Many of us creatives spend hours and hours honing our technical skills, and appropriately so.
But just as important is honing that imagination to conjure up the movies in our heads that we work from. The clearer we can see and experience those, the better our creations will be.
Clear mental images + intense emotion = great art!
The more vivid the images are in our minds, the better the work will flow and the better the end product.
If you are writing dialogue, does the seven year old speaking sound distinct from the science teacher he's talking to? Does the policeman sound different from the bank robber he just nabbed?
Perhaps your story is more fantasy-based and all of your characters are talking animals. They'll each need distinct personalities, and when they speak or act, their words and mannerisms need to naturally match those personalities.
If you are the illustrator, your illustrations need to match up with the narrative. When the seven year old and the science teacher are chatting, do their expressions and stances match the dialogue? How about that policeman and robber? Is it evident who is the authority and who is the lawbreaker? How would they differ?
If you're illustrating a book with animal characters, can you capture their personalities? How would a shy kitten differ from a bossy rabbit? Or a wise-cracking dog?
So, how do you hone that imagination of yours? The same way you learn to identify counterfeit money … you study the real thing. Just like Disney artists observed and studied real lions in order to produce the stunning images and animation in The Lion King, any creative’s work will be terrific in direct proportion to how well they observe and interpret real life.
In the Grand Illusion articles, I talk about this very thing … learning to see and observe your world.
Pay attention to the way people move, speak and interact with one another. Listen to how they talk. How they interact with their environment. Listen to the inflections in their voices. What's happening on their face and body when they're excited, mad, happy or shy?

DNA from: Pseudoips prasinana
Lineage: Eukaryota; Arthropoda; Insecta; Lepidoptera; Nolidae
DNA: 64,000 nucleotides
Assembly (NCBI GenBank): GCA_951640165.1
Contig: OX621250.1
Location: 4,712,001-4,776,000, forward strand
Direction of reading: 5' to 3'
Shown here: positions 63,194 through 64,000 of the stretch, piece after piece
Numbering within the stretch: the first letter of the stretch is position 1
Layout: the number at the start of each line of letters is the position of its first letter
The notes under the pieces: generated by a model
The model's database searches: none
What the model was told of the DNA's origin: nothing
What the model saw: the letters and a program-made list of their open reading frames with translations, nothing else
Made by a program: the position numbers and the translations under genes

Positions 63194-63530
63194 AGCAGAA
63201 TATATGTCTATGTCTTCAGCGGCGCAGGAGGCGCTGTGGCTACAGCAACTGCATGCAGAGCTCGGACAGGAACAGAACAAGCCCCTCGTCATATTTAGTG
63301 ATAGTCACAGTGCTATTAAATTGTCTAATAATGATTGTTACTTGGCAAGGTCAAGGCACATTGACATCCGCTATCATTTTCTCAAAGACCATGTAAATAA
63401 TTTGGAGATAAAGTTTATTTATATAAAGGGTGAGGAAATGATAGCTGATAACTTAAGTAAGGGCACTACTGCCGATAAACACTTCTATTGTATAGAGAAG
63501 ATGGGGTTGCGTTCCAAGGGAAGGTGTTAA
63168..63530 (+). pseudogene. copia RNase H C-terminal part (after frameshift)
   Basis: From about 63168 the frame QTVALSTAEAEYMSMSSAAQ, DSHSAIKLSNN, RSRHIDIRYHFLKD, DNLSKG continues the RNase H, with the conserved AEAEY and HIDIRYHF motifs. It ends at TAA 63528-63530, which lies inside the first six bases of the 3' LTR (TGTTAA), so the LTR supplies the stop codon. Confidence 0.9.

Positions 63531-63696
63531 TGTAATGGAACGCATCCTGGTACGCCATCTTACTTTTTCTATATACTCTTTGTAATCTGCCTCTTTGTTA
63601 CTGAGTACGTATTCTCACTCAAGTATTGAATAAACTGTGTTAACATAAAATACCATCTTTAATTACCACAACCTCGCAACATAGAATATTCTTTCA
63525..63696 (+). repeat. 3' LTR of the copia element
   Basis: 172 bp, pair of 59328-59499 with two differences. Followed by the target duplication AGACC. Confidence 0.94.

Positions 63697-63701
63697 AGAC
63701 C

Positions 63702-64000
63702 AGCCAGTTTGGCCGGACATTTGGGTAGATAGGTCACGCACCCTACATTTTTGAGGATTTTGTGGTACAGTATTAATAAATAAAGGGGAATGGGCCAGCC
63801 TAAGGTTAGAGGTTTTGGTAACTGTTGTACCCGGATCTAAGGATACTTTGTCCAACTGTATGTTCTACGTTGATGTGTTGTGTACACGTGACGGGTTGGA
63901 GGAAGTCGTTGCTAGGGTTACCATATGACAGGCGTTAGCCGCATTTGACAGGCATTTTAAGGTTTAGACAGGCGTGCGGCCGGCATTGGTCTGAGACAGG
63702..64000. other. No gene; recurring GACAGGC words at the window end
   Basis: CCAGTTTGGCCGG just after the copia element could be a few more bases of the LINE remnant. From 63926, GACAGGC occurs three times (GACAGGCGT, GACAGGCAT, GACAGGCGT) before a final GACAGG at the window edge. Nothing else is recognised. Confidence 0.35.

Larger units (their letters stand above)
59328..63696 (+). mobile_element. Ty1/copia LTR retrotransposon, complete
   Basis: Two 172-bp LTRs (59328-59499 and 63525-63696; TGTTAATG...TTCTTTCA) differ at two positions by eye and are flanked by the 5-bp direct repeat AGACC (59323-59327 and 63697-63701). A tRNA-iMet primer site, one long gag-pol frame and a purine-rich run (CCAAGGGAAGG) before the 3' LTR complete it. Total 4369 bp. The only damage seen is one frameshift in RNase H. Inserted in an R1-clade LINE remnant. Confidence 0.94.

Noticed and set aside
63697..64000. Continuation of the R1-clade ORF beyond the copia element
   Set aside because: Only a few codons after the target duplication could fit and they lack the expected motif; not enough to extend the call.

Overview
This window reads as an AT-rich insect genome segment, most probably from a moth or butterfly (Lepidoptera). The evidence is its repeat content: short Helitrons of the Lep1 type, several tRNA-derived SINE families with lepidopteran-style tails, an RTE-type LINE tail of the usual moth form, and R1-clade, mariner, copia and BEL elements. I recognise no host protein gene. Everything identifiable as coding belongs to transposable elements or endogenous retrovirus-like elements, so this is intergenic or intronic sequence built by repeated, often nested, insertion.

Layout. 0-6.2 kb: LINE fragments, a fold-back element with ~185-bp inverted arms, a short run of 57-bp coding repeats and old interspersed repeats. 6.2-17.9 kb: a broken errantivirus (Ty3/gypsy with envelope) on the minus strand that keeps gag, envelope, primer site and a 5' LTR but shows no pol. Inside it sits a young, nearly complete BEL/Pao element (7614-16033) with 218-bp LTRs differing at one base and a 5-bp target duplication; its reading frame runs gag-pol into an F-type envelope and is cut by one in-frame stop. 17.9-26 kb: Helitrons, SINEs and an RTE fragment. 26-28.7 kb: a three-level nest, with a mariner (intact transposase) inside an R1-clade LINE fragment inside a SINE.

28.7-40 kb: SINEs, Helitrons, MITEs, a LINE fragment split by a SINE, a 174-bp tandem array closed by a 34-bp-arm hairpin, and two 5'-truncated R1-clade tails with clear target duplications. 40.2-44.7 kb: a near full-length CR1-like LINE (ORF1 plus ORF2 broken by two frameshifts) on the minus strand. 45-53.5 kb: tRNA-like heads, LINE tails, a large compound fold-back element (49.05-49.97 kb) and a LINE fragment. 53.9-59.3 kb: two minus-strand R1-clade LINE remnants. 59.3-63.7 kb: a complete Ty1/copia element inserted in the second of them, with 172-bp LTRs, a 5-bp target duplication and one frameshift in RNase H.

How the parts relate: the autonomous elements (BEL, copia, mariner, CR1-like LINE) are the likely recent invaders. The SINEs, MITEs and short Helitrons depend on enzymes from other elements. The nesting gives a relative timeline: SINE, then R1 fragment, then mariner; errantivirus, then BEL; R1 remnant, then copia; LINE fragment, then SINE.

Keep a journal and/or sketchbook and make notes and sketches about your observations. When those aren't at hand, make mental notes. Pay attention. OBSERVE LIFE!
The better you get at this the clearer and better will be the images and knowledge base that you draw from in your head, and the better you will be at your writing, drawing, or whatever creative thing you do. Written dialogue will be more believable. Illustrations will have more life and energy. And you will connect with your target audience in meaningful ways. Which is the whole point!
The fact of the matter is, if you are a creative, you have probably had the experience sometime in your life of feeling like the odd ball in the room ... and probably you've made some efforts towards overcoming that uncomfortable feeling ...
I can remember in younger years that I always seemed to pick up on the subtle details around me in my envirnoment and people that others seemed not to notice. My emotions, good or bad, always seemed a notch or two stronger than what was needed. It was rattling and I felt self-consconcious about it all until I finally realized that was part of having my artistic bent.
When I turned from resisting it – because it felt "not normal" – and began leaning into it, life changed for the better. I was discovering my pony, though I wouldn't have called it that way back then.
Maybe you don't care for my pony metaphor. Maybe you do. Doesn't matter. Call it whatever you please.
Next time you go out into the world, pay close attention ... to what you see, what you hear, how you feel, what you think, anything you experience and any response you have. Make a mental note of it all. Then, when you're back to doing that creative thing you do, call up whatever you need out of that stored resource and see what a difference it will make.
Call it what you will ... you'll be riding high!